At first, as the days were approaching, I found myself in a moment of mixed feelings – One minute I was happy serving humanity, the next minute my thoughts shifted to missing seeing my mom. This was made worse when I received calls from my brothers telling me that they were planning to travel home and wanted me to give a date to which I would also join them. Telling them that it was not possible and explaining why was the hard part for me. Well, I managed to convince them and this gave me a little bit of relief. Unfortunately, this relief was not to last for long. On the eve of Christmas, I decided to call my mom and wish her a merry Christmas. It was a call that almost broke me up. My mother expected to see her son and here I was telling her “Sorry mom, I won’t make it home this holiday”. This I believe tested by readiness to serve for the coming 10 months or so.
On the same Christmas eve, I decided to go to a vigil mass at a nearby Catholic church. This time around, not just to integrate with the members, but also to thank God for the graces and blessings I had received all year round – and joining CorpsAfrica was among the greatest of the blessings. The moment at the church was refreshing and at that point, my strength to serve was renewed. As I went home, I felt more ready for the task ahead. This is what I really needed that night.
Arriving at my host place, the house was full – her relatives had arrived from the city for Christmas. And there came a moment of interaction and sharing. At first, they wanted to know about CorpsAfrica and what it is all about. Well, CorpsAfrica had already become my identity and at the tips of my fingers was all anybody would ask about it. Thanks to our Chief Training Officer, Garrett Mason, I learned the great skill of responding first with a smile. I believe this really made it easy for me and kept everybody at ease. Within minutes, we interacted and laughed as though we were lifetime friends. As we wished each other good night, one of them told me, “Karibu sana bro, tutaongea mengi kesho”. Translated as “Welcome so much brother, we will talk more tomorrow”.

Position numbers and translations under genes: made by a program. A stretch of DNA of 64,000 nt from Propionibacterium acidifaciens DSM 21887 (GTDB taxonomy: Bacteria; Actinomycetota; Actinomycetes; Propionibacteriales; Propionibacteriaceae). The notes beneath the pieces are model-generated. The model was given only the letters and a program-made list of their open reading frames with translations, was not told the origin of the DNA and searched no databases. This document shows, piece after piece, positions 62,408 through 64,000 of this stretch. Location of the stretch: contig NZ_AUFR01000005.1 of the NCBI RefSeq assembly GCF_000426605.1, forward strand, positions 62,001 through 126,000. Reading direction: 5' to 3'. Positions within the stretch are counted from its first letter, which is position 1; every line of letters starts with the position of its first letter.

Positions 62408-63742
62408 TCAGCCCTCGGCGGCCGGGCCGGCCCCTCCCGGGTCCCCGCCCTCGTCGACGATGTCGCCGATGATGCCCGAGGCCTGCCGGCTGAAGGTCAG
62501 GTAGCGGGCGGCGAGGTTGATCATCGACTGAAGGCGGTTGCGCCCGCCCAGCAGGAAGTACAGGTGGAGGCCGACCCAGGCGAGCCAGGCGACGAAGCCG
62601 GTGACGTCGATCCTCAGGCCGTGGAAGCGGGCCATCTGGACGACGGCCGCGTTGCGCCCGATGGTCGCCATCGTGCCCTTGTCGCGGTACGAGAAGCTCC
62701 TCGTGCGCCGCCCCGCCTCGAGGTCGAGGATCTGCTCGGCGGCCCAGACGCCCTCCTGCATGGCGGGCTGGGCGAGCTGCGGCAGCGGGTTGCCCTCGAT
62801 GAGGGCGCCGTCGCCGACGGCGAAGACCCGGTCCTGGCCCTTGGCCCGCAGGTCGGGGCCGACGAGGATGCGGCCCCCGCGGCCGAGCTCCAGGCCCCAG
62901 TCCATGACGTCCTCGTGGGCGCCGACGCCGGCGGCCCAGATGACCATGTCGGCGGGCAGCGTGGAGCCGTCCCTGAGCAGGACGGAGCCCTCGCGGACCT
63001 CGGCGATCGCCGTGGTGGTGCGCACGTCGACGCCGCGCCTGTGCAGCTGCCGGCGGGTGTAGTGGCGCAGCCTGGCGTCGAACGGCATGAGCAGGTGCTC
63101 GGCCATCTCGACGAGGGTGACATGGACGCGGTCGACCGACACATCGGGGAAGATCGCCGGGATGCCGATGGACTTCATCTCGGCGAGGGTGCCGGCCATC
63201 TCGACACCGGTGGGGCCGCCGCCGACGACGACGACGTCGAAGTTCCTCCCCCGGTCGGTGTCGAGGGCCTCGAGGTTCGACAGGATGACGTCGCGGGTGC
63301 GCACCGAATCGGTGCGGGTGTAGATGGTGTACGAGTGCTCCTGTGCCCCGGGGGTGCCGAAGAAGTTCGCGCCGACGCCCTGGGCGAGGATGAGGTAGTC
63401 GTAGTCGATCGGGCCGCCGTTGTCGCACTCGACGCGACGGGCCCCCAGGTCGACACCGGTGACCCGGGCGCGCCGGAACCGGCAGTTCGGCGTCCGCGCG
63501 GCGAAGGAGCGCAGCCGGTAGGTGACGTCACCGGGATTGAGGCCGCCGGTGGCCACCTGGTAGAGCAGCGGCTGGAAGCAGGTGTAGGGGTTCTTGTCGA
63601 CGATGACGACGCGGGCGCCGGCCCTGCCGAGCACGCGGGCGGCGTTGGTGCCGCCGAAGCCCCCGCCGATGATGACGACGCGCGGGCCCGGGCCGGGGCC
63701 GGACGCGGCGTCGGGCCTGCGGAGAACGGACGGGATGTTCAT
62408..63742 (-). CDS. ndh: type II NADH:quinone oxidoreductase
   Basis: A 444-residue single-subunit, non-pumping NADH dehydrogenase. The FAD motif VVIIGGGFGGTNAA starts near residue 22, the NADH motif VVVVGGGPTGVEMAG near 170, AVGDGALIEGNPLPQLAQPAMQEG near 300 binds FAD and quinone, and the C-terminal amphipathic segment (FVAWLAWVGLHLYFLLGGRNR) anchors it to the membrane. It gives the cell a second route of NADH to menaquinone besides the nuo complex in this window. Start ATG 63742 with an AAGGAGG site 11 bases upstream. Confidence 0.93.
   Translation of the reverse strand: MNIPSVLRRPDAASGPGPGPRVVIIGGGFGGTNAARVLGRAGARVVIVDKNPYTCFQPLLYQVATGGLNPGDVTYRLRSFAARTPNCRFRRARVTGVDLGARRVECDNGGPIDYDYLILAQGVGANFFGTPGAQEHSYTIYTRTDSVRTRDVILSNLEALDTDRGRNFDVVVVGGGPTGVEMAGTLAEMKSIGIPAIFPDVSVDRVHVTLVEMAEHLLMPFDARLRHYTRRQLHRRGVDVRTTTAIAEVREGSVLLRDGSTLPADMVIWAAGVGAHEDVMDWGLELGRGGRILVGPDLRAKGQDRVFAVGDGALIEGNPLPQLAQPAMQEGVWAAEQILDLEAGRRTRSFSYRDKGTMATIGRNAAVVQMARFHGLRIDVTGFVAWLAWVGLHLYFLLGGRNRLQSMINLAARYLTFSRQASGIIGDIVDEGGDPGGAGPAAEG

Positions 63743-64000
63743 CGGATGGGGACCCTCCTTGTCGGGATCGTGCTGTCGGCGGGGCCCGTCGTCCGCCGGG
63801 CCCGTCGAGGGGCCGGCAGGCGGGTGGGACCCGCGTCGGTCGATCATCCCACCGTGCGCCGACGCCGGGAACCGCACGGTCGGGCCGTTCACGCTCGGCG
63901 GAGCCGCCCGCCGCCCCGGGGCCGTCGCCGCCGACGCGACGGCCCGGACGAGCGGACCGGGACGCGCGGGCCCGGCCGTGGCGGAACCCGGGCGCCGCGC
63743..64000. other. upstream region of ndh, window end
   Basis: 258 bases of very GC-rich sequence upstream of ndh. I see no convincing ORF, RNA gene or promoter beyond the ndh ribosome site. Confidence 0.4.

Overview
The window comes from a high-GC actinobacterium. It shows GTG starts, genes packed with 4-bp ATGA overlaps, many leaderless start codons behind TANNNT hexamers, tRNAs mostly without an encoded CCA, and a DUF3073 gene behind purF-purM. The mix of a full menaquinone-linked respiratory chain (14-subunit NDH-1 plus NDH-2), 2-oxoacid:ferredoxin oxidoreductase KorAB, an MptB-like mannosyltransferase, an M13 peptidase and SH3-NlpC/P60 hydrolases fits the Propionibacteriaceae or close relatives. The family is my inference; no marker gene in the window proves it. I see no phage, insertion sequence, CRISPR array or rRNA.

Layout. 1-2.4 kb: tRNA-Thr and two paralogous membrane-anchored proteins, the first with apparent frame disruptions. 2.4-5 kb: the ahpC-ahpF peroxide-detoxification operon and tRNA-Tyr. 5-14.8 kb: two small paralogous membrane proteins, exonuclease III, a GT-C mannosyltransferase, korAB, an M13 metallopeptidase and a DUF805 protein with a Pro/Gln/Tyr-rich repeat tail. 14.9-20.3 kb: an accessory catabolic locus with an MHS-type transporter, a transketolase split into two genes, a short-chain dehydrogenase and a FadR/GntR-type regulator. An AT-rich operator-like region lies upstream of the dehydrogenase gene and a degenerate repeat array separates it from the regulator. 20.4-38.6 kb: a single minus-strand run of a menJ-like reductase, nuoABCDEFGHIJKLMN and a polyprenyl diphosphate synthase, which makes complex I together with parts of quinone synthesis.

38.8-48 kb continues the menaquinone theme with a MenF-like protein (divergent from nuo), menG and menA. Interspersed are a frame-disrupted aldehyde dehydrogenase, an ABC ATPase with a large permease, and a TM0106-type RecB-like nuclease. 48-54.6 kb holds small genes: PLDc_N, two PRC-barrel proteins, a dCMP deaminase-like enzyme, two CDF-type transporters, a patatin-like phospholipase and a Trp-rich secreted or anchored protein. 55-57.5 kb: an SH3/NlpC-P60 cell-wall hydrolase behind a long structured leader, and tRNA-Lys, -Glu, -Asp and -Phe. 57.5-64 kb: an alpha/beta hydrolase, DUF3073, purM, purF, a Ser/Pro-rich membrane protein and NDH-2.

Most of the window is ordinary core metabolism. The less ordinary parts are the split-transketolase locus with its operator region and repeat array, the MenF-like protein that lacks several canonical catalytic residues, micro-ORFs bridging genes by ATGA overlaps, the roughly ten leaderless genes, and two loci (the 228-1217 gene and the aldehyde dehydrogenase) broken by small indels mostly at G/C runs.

On Christmas day, it was all about cooking and eating. It was the common Kenyan Christmas where chapatti and meat stew aura filled the air. As a self-made chapatti chef, I was there to represent CorpsAfrica. Thanks to the great facilitators during our Pre-Service Training, their advice and tips for integration really worked. For me, this was a perfect moment to integrate and learn more. From listening to observing, story after the other, I never let anything miss my eyes or ears. And without noticing it, the day was over. It had turned out an amazing Christmas experience in a home away from home.